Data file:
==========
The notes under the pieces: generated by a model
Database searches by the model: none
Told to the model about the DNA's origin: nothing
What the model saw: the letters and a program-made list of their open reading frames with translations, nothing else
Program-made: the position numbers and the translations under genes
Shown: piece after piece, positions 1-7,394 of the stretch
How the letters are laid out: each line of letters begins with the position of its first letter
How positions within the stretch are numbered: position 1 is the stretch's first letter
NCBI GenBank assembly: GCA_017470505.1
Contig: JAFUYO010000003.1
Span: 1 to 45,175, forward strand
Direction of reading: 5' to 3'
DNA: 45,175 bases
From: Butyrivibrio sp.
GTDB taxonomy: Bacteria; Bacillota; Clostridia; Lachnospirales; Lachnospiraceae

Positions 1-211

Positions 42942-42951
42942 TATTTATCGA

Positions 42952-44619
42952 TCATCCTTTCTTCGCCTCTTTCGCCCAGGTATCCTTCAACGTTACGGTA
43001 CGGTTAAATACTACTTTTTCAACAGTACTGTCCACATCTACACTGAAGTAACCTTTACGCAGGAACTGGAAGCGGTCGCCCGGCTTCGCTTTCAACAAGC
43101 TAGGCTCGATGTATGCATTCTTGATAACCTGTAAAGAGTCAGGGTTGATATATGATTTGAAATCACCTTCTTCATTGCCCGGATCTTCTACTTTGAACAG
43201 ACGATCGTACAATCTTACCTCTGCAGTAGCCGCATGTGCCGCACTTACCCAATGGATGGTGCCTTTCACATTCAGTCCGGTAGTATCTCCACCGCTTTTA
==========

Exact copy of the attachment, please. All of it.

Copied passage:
The notes under the pieces: generated by a model
Database searches by the model: none
Told to the model about the DNA's origin: nothing
What the model saw: the letters and a program-made list of their open reading frames with translations, nothing else
Program-made: the position numbers and the translations under genes
Shown: piece after piece, positions 1-7,394 of the stretch
How the letters are laid out: each line of letters begins with the position of its first letter
How positions within the stretch are numbered: position 1 is the stretch's first letter
NCBI GenBank assembly: GCA_017470505.1
Contig: JAFUYO010000003.1
Span: 1 to 45,175, forward strand
Direction of reading: 5' to 3'
DNA: 45,175 bases
From: Butyrivibrio sp.
GTDB taxonomy: Bacteria; Bacillota; Clostridia; Lachnospirales; Lachnospiraceae

Positions 1-211

Positions 42942-42951
42942 TATTTATCGA

Positions 42952-44619
42952 TCATCCTTTCTTCGCCTCTTTCGCCCAGGTATCCTTCAACGTTACGGTA
43001 CGGTTAAATACTACTTTTTCAACAGTACTGTCCACATCTACACTGAAGTAACCTTTACGCAGGAACTGGAAGCGGTCGCCCGGCTTCGCTTTCAACAAGC
43101 TAGGCTCGATGTATGCATTCTTGATAACCTGTAAAGAGTCAGGGTTGATATATGATTTGAAATCACCTTCTTCATTGCCCGGATCTTCTACTTTGAACAG
43201 ACGATCGTACAATCTTACCTCTGCAGTAGCCGCATGTGCCGCACTTACCCAATGGATGGTGCCTTTCACATTCAGTCCGGTAGTATCTCCACCGCTTTTA